Early-twentieth-century historiography was marked by the idea of a “universal history,” in which humanity progresses towards greater enlightenment and a common civilization. These three classic one-volume histories of the world reflect this ideal, covering from prehistoric times to the twentieth century. The authors paint in broad strokes which reveal unique wide-angle perspectives and themes often missed in an era of specialists. Designed for non-experts, these volumes are all eminently readable and full of fascinating insight into world history and historiography’s history.
With Logos, these valuable volumes are enhanced by cutting-edge research tools. Important terms link to dictionaries, encyclopedias, and a wealth of other resources in your digital library. Powerful topical searches help you find exactly what you’re looking for. Tablet and mobile apps let you take the discussion with you. With Logos, the most efficient and comprehensive research tools are in one place, so you get the most out of your study.
Professor Hutton Webster’s World History covers prehistoric times to the twentieth century. Written during the ascendance of universal history, in which history works towards a “common civilization of mankind,” Webster’s text reflects the historiographical ideals of the early twentieth century. His text is designed for those with only a cursory knowledge of world history and provides helpful insights on the periods “most interesting and profitable to the student.”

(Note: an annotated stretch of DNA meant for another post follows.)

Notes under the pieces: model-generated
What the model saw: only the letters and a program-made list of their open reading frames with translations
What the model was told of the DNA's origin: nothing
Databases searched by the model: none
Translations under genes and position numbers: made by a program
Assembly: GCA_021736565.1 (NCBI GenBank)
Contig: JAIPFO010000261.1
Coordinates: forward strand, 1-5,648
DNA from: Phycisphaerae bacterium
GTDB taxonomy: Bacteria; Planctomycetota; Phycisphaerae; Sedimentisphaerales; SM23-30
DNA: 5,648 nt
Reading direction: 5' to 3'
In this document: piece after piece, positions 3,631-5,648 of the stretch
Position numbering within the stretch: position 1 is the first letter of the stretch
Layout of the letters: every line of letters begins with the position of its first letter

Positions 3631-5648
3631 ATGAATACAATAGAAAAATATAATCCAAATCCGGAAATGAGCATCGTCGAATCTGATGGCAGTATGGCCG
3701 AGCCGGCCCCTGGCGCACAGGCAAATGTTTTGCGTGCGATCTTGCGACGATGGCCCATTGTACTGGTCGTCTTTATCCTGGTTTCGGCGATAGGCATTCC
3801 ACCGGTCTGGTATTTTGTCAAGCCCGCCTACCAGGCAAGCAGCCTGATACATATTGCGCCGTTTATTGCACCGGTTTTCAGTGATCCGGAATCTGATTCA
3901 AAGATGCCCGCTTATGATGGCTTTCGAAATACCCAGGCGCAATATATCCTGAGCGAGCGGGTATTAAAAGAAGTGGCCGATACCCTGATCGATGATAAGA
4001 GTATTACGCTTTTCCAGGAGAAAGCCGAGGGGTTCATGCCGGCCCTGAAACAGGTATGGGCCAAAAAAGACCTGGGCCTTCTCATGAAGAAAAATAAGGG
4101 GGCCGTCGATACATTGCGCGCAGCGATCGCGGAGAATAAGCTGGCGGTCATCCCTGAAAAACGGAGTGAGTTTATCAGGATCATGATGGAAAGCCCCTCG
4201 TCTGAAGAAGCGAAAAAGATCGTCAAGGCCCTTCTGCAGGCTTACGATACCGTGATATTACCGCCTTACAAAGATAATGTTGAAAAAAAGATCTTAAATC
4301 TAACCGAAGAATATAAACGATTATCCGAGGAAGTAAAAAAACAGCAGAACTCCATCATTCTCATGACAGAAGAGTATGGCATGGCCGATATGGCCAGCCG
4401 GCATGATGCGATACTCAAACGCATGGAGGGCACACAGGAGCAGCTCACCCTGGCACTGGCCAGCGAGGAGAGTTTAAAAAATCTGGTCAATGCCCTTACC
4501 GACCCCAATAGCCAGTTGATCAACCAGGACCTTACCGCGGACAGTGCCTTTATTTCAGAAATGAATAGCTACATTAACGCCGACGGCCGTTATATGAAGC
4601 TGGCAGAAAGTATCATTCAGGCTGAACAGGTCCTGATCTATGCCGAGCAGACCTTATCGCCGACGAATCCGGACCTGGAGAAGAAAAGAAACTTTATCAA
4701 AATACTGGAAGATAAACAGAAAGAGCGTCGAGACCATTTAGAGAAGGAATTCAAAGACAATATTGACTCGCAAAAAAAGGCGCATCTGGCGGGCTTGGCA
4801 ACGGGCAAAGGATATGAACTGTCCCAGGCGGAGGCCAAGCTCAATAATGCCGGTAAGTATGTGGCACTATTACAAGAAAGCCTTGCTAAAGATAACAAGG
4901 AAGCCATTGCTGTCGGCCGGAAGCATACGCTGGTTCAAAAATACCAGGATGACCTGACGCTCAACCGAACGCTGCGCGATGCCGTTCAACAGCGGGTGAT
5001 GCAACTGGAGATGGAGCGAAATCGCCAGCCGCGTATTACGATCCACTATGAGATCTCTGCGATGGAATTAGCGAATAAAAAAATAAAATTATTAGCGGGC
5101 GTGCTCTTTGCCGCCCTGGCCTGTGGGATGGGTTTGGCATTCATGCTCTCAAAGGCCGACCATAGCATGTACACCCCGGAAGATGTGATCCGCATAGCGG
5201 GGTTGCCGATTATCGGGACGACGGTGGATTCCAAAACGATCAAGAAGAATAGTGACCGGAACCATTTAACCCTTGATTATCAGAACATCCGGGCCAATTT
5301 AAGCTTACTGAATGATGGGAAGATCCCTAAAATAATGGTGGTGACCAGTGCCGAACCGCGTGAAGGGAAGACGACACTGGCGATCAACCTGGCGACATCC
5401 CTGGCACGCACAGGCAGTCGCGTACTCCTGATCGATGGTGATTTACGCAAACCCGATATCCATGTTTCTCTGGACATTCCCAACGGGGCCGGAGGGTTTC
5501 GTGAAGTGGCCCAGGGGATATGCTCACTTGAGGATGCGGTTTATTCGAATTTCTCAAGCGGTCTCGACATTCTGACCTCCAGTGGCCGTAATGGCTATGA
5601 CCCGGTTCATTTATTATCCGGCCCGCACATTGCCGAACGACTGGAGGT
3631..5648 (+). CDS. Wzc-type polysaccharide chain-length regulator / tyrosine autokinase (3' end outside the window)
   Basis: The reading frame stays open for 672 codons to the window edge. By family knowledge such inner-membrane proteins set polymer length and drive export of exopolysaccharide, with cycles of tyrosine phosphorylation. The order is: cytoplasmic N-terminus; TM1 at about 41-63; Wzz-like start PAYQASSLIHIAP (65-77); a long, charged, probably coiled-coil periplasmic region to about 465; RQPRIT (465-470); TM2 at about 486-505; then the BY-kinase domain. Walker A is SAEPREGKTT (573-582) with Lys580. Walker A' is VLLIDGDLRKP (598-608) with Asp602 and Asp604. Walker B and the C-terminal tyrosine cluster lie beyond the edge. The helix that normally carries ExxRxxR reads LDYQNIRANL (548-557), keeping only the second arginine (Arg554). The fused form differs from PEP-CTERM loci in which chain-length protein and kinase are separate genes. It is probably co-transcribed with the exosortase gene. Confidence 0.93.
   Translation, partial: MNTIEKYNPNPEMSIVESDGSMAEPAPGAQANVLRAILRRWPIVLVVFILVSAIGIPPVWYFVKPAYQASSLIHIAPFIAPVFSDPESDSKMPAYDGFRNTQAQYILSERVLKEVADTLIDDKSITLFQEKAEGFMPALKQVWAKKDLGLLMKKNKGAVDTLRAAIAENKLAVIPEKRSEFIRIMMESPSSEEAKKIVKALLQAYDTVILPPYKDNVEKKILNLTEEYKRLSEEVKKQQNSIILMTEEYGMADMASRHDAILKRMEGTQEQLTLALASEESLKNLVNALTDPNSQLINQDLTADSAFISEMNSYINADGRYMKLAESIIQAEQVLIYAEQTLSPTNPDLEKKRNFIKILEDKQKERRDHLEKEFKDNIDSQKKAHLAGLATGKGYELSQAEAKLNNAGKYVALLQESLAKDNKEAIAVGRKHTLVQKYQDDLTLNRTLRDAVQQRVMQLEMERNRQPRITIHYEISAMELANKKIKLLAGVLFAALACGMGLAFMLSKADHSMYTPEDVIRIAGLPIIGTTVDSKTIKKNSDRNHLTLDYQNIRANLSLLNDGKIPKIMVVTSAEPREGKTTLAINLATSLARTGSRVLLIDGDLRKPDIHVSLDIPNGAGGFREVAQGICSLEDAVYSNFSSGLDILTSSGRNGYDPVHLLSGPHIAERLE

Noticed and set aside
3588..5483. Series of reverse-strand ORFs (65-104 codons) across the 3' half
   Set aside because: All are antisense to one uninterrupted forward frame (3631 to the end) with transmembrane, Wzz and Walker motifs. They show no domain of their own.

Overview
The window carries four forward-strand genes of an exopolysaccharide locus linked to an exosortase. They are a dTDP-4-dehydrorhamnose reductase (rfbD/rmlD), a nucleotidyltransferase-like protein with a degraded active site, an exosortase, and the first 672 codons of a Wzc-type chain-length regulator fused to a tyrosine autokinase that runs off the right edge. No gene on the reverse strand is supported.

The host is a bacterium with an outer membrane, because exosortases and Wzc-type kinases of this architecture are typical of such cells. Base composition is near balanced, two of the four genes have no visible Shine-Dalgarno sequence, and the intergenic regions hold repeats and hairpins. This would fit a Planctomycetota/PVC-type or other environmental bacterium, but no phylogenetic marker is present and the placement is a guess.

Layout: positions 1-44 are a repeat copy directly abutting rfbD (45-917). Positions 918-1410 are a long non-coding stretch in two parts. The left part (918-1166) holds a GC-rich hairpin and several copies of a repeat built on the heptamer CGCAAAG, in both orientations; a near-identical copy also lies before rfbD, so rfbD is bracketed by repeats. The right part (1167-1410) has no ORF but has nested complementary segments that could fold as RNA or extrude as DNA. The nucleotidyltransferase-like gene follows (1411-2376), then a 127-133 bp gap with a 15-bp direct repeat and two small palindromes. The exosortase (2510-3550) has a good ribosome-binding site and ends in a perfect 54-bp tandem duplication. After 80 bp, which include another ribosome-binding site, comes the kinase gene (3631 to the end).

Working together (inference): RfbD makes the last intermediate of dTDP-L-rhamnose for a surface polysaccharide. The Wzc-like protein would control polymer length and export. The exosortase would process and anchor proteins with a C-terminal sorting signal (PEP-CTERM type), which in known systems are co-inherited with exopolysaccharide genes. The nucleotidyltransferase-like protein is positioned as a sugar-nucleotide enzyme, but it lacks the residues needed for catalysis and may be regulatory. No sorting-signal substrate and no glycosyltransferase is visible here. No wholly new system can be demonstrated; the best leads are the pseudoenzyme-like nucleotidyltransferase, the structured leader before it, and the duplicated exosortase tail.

Hutton Webster was professor of sociology and anthropology at the University of Nebraska.
Admitting the impossibility of containing the history of the world in 200 pages, E.M. Wilmot-Buxton seeks to “trace, very simply, the line of economic development throughout the rise and fall of empires, showing . . . the general principals of cause and effect, as one nation after another rises, comes to the front, and passes away into obscurity.” Wilmot-Buxton’s work provides a broad glimpse of the history of humanity, which she argues is often missed in an era of increasing specialization and in-depth study.
E.M. Wilmot-Buxton was a twentieth-century historian. She is also the author of Told by the Northmen: Stories from the Eddas and Sagas, The Story of the Crusades, Stories from Old French Romance, A Catholic History of Great Britain, and Alcuin.
Andrew Reid Cowan’s A Guide to World-History seeks to use history as a science and answer such questions as why civilizations originated where they did; why progress occurred at different rates, at different times, and in different places; why some nations emerge as despotic and others as democratic; and what laws govern the rise and fall of empires. Cowan’s history attempts to work chronologically across the entire globe, analyzing all civilizations alongside each other a century at a time.
Andrew Reid Cowan was a historian in the late nineteenth and early twentieth centuries. He is also the author of Master-Clues in World-History.
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